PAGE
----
Laguna Blvd project enters design phase

A concept photo of the bike lane design slated for Laguna Boulevard on South Padre Island.


By Gaige Davila

A redesigning of Laguna Boulevard on South Padre Island is in the works, with an expected finish date to the design by the end of this year or the beginning of next. 

Four design options were discussed during a city council workshop on July 15, with the favored design being “Option 4,” where Laguna Boulevard is given 11 to 12 feet wide driving lanes, a 4 feet wide bike lane and 5 to 6 feet wide sidewalks. 

Alex Sanchez, Public Works Director for the City of South Padre Island, suggested Option 4, because it would reduce how many palm trees would need to be removed and leave some portions of sidewalks intact. 

Fifty-five palm trees on Laguna Boulevard would need to be removed and relocated if “Option 4” is selected. There are over 315 palm trees on Laguna Boulevard, according to a presentation from the City of South Padre Island Public Works.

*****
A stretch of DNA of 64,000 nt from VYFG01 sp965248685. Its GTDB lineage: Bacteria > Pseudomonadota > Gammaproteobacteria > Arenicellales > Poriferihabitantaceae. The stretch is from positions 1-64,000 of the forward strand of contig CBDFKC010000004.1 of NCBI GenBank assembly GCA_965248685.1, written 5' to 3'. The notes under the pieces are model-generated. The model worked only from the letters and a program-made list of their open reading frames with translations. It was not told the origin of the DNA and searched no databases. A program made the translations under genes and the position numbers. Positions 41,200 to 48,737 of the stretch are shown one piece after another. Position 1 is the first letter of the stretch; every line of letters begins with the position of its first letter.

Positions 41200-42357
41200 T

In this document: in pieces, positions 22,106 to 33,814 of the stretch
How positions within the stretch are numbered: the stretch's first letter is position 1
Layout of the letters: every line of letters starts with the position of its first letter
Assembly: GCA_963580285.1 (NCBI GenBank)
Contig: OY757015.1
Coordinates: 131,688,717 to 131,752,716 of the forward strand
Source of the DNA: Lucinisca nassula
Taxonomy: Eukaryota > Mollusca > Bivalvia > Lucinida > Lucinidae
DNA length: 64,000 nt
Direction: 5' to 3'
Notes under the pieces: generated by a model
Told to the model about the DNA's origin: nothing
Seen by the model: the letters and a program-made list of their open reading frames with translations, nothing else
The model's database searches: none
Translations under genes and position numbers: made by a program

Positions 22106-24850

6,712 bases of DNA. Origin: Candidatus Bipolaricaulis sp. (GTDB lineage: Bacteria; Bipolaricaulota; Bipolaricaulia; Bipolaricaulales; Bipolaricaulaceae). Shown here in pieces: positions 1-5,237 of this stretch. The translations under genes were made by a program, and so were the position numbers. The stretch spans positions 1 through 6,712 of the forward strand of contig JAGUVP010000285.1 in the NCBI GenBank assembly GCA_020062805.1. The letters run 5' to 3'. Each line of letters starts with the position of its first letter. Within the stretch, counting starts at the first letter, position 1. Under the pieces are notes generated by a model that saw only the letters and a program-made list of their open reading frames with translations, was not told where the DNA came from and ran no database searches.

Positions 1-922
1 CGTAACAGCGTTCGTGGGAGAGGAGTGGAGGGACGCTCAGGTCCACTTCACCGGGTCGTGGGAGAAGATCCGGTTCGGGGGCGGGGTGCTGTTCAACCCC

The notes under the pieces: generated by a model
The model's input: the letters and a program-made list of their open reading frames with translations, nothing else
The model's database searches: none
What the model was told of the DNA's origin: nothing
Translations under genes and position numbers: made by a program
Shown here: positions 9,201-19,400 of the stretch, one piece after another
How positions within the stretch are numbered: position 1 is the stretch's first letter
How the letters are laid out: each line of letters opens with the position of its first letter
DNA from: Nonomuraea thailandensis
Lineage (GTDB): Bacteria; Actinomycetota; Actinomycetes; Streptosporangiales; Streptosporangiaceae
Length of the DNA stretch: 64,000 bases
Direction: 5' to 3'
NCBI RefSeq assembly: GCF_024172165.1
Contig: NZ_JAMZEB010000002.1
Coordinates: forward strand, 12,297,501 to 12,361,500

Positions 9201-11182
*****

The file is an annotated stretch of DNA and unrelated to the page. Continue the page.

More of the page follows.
Council member Eva Jean-Dalton raised concerns from Island residents saying Laguna Boulevard should have wider lanes, the curbs made more handicap-friendly and not including a second sidewalk. 

Option 4 of the Laguna Boulevard project.

LaVina Meyer, an Island resident, echoed the sentiment.

“I walk every single day, and I have never ever wished that I had a sidewalk on the west side of Laguna (Boulevard),” Meyer said. 

Meyer also said not to relocate palm trees similar to the location of Gulf Boulevard’s palm trees, advocating for a repaving of Laguna Boulevard and “leaving as much grass as possible” for adequate water drainage. 

Sherri Eddy, another Island resident, also favored “Option 4,” noting the relocated palm trees should be inside the street and not on the corners. Eddy said she was afraid to ride her bike on Laguna Boulevard, saying the street was dangerous and should be made wider and repaved.

“If we’re going to do something, I think we should stick with the east side bike lane, add a few feet, make half of it sidewalk, half of it bike lane, like we did on Gulf (Boulevard),” Eddy said. “That way we’re not getting rid of parking and not getting rid of established palm trees.” 

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